Signal FAQs:

Q: Are signals typically provided by a sensor?

A: Yes, and often the original form of a signal is converted to another form of energy using a transducer.

Q: Is a signal transmitted to the receiving telephone by wires?

A: Yes, at the receiver it is reconverted into sounds.

Q: Is a signal a measured response to changes in physical phenomena?

A: Yes, such as sound, light, temperature, position, or pressure.

Q: Is a signal vector-valued with dimension three?

A: Yes.

Q: Are signals present in all digital electronics?

A: Yes, and notably computing equipment and data transmission.

Q: Is a signal converted to an electrical signal by a microphone?

A: Yes, and generating a voltage signal as an analog of the sound signal, making the sound signal available for further signal processing.

Q: Is a signal any continuous signal for which the time varying feature of the signal is a representation of some other time varying quantity?

A: Yes, and i.e., analogous to another time varying signal.

Q: Is a signal a sequence of images?

A: Yes.

Q: Is a signal a signal that is constructed from a discrete set of waveforms of a physical quantity so as to represent a sequence of discrete values?

A: Yes.

Q: Are signals now generally processed digitally?

A: Yes.

Q: Are signals often referred to as time series in other fields?

A: Yes.

Q: Is a signal usually accompanied by noise?

A: Yes.

Q: Are signals the output of a thermocouple?

A: Yes, and which conveys temperature information, and the output of a pH meter which conveys acidity information.

Q: Is a signal a digital signal with only two possible values?

A: Yes, and describes an arbitrary bit stream.

Q: Are signals often referred to as continuous signals even when the signal functions are not continuous?

A: Yes, an example is a square-wave signal.

Q: Is a signal one-dimensional?

A: Yes, and the range is generally three-dimensional.

Q: Are signals the field of information theory?

A: Yes.

Q: Is a signal an electric potential?

A: Yes, The domain is more difficult to establish.

Q: Are signals between continuous and discrete time?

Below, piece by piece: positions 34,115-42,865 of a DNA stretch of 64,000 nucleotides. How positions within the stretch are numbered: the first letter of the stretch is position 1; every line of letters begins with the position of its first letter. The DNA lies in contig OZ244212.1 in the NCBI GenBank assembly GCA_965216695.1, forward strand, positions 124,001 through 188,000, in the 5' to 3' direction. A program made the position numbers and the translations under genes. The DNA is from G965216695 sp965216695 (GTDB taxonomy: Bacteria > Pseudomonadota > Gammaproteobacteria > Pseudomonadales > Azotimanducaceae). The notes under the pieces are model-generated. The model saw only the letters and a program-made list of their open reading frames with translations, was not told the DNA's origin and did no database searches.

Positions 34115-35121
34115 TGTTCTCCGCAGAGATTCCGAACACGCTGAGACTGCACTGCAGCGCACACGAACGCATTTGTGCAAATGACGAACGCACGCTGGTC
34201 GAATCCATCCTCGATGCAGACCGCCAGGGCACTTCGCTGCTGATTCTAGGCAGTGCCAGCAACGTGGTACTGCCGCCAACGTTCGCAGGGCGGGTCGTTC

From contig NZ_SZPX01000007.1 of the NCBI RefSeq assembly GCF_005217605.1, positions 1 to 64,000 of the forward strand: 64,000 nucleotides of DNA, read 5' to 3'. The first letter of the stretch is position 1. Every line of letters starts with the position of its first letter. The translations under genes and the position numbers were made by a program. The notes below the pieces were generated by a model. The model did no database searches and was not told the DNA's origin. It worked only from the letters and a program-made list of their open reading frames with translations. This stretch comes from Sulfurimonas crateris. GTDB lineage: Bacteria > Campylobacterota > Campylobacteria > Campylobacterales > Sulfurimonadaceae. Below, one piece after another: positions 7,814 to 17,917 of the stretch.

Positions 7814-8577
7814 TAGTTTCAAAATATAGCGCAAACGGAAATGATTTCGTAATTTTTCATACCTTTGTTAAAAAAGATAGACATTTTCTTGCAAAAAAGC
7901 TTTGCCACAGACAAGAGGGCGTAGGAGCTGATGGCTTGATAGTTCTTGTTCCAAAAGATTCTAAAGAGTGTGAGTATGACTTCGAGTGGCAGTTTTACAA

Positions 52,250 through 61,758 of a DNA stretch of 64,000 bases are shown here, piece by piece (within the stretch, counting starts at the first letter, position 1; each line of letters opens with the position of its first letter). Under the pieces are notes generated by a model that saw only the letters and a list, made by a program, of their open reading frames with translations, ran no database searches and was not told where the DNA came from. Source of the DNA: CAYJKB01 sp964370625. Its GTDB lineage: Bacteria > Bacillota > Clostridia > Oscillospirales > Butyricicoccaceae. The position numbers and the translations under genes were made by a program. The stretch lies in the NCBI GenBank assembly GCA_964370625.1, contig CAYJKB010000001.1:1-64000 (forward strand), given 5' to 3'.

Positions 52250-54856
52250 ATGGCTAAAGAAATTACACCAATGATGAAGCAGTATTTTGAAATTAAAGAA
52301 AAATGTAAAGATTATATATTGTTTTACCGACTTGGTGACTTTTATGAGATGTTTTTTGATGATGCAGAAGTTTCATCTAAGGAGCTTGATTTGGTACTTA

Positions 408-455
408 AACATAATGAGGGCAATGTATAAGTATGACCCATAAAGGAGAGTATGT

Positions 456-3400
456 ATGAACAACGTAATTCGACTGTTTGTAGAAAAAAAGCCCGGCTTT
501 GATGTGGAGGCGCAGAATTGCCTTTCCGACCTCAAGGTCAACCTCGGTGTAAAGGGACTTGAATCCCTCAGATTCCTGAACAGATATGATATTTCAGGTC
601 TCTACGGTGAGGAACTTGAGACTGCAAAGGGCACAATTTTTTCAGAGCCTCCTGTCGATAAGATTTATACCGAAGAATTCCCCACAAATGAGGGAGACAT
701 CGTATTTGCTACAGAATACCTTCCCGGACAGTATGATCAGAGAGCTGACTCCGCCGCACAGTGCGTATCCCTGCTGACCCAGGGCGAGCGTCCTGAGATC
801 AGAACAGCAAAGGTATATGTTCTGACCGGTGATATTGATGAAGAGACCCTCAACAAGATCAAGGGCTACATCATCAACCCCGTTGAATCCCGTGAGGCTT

A: Yes.

Q: Is a signal available for further processing by electrical devices such as electronic amplifiers and electronic filters?

A: Yes, and can be transmitted to a remote location by electronic transmitters and received using electronic receivers.

Q: Is a signal a codified message?

A: Yes, that is, the sequence of states in a communication channel that encodes a message.

Q: Are signals in signal processing?

A: Yes.

Q: Are signals defined as the continuous-time waveform signals in a digital system?

A: Yes, and representing a bit-stream.

Q: Is a signal to be represented as a sequence of numbers?

A: Yes, and it is impossible to maintain exact precision - each number in the sequence must have a finite number of digits.

Q: Is a signal the sampling of a continuous signal?

A: Yes, and approximating the signal by a sequence of its values at particular time instants.

Q: Are signals quantized?

A: Yes, while analog signals are continuous.

Q: Is a signal sometimes defined as a sequence of discrete values?

A: Yes, that may or may not be derived from an underlying continuous-valued physical process.

Q: Is a signal any real-valued function which is defined at every time t in an interval?

A: Yes, and most commonly an infinite interval.

Q: Is a signal the set of real numbers , whereas the domain of a discrete-time signal is the set of integers?

A: Yes, What these integers represent depends on the nature of the signal; most often it is time.